15 April 2015

Today's Princess: Margrethe II of Denmark

via Wikimedia Commons
Seventy-five years ago, the Nazis stormed into Denmark. One week later, on April 16, the nation welcomed a much more delightful newcomer, Princess Margrethe (1940- ), daughter of the then-Crown Prince Frederik and his wife Princess Ingrid of Sweden. Unlike in other royal families in occupied Europe, the Crown Princess and her new baby did not leave the country for safety elsewhere. Instead, Ingrid wished to stay and live openly in resistance to the German overlords. She was not afraid to push Margrethe's carriage through the streets, even after she hung Danish, Swedish and British flags in Margrethe's nurseries windows.

Margrethe inherited her mother's strength of character and her popularity with the Danish people. The Crown Princely was so popular in fact, that a movement began to change the laws in favor of young Margrethe. At the time of her birth, the law banned women from inheriting the Danish throne, but as it became clear that Frederik and Ingrid would have only daughters--three in total--the law was changed. It took two Acts of Parliament and a public referendum. So, in a way, the Danish people actually voted to make Margrethe their future queen shortly before her 13th birthday.

As such, she received an extraordinary education. She studied at Girton College, Cambridge University, Aarhus University, the Sorbonne and London School of Economics. She spent 12 years of voluntary service with the Women's Flying Corps. She speaks not only Danish and her mother's native Swedish but also English, French and German. Throughout all of these preparations to be queen, she developed many artistic talents. She often designs her own colorful wardrobe, has had many exhibitions or her own artwork around the world, and not only illustrated the 1977 Danish translation of The Lord of the Rings, but also helped with the translation itself.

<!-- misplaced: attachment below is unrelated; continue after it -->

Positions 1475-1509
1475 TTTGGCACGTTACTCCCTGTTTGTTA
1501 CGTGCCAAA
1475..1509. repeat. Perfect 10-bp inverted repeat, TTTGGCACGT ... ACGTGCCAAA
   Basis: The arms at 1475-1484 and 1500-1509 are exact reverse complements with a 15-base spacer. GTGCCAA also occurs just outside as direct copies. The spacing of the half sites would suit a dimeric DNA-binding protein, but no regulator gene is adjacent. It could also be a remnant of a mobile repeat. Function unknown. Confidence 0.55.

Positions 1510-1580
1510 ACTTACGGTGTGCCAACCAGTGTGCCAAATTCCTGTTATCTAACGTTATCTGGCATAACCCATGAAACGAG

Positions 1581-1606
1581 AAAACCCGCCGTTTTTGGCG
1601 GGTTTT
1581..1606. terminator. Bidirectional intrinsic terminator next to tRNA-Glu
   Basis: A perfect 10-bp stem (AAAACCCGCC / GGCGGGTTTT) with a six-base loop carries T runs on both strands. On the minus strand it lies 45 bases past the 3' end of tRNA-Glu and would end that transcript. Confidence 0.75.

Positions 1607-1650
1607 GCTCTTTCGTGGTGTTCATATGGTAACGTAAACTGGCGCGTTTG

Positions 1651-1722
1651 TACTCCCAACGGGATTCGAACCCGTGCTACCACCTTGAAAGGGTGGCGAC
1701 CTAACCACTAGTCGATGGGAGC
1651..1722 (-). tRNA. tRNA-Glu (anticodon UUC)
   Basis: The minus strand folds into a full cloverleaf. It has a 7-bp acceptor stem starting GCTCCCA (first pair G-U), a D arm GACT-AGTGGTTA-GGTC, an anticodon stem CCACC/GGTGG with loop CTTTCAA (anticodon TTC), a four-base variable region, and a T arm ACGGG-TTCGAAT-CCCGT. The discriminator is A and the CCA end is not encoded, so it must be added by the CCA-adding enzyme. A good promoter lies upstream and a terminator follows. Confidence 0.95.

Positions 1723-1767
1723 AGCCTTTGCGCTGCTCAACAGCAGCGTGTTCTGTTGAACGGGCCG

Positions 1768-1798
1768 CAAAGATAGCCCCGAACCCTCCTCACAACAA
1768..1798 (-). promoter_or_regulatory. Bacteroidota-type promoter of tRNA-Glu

In 1967, she married French diplomat Count Henri Laborde de Monpezat, a fellow linguist (he speaks French, English, Chinese, Vietnamese and Danish) and artistic spirit (he writes poetry). By their second anniversary, the couple already had two sons, Crown Prince Frederik and Prince Joachim. They are now the grandparents of eight, including five princes and two princesses. The marriage had a very public rough spot in 2003 when Henri left the country after getting upset about his royal precedence, but Margrethe went to him in France and they were reunited. She has since signaled his role as the patriarch of their family by creating the Danish title Count of Monpezat and granting it to their descendants.

by Holger Motzkau
via Wikimedia Commons
Margrethe ascended the throne upon the death of her father in 1972. She has been a very popular monarch. She can be seen shopping in the local markets and riding her bicycle among the people and she can be seen dripping in ancestral jewels welcoming foreign leaders or jetting around the globe to promote Danish trade. She has managed to find a balance between accessibility and majesty that works well in Denmark. With 43 years on the throne, she has the second longest reign among current European monarchs; only Britain's Queen Elizabeth II has reigned longer.

The Royal Order of Sartorial Splendor provided a full rundown of birthday events in its Sunday Tidbits. It is featuring an open post on all of the festivities today and tomorrow. FYI The Danes love any excuse to throw a royal gala, so be prepared to see royals from all over the world for this celebration.

For more on Margrethe:
Her Official Biography on Kongehuset
10 Facts about Queen Margrethe on Hello
Queen Margrethe on Royalista
Queen Margrethe on Tumblr
Queen Margrethe's Accession on Royal Order of Splendor
Queen Margrethe II on Hello
Queen Margrethe II of Denmark's 40th Anniversary on Dag Trygsland Hoelseth
Margrethe II's Illustrations on io9
Wedding of Margrethe II and Henri Laborde de Monpezat on Unofficial Royalty

CNN's Program on Margrethe's Ruby Jubilee by Max Foster:
Part 1
Part 2
Part 3

Blogs about Margrethe:
Queen Margrethe II on Tumblr

Books about Margrethe:



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